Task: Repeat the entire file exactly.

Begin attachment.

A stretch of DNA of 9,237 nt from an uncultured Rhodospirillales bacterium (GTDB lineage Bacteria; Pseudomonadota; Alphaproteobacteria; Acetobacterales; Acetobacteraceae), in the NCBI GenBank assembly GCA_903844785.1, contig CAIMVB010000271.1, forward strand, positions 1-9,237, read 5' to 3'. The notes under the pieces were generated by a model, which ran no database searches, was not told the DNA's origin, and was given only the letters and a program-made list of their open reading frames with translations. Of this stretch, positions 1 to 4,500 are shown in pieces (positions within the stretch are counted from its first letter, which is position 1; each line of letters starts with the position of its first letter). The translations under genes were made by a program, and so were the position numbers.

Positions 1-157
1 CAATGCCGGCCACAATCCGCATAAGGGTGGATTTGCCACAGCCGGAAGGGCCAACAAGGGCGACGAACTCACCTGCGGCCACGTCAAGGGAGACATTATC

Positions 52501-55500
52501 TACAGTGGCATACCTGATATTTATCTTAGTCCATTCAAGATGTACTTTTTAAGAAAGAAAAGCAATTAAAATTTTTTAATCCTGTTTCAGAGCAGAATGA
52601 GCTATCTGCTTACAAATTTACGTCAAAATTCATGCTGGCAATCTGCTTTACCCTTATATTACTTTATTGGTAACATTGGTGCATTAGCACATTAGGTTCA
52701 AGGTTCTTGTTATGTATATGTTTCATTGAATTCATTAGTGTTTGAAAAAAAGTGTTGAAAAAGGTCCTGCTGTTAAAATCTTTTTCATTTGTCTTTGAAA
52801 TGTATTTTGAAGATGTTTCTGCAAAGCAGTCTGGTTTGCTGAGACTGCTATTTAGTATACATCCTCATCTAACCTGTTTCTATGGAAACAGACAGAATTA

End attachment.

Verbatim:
A stretch of DNA of 9,237 nt from an uncultured Rhodospirillales bacterium (GTDB lineage Bacteria; Pseudomonadota; Alphaproteobacteria; Acetobacterales; Acetobacteraceae), in the NCBI GenBank assembly GCA_903844785.1, contig CAIMVB010000271.1, forward strand, positions 1-9,237, read 5' to 3'. The notes under the pieces were generated by a model, which ran no database searches, was not told the DNA's origin, and was given only the letters and a program-made list of their open reading frames with translations. Of this stretch, positions 1 to 4,500 are shown in pieces (positions within the stretch are counted from its first letter, which is position 1; each line of letters starts with the position of its first letter). The translations under genes were made by a program, and so were the position numbers.

Positions 1-157
1 CAATGCCGGCCACAATCCGCATAAGGGTGGATTTGCCACAGCCGGAAGGGCCAACAAGGGCGACGAACTCACCTGCGGCCACGTCAAGGGAGACATTATC

Positions 52501-55500
52501 TACAGTGGCATACCTGATATTTATCTTAGTCCATTCAAGATGTACTTTTTAAGAAAGAAAAGCAATTAAAATTTTTTAATCCTGTTTCAGAGCAGAATGA
52601 GCTATCTGCTTACAAATTTACGTCAAAATTCATGCTGGCAATCTGCTTTACCCTTATATTACTTTATTGGTAACATTGGTGCATTAGCACATTAGGTTCA
52701 AGGTTCTTGTTATGTATATGTTTCATTGAATTCATTAGTGTTTGAAAAAAAGTGTTGAAAAAGGTCCTGCTGTTAAAATCTTTTTCATTTGTCTTTGAAA
52801 TGTATTTTGAAGATGTTTCTGCAAAGCAGTCTGGTTTGCTGAGACTGCTATTTAGTATACATCCTCATCTAACCTGTTTCTATGGAAACAGACAGAATTA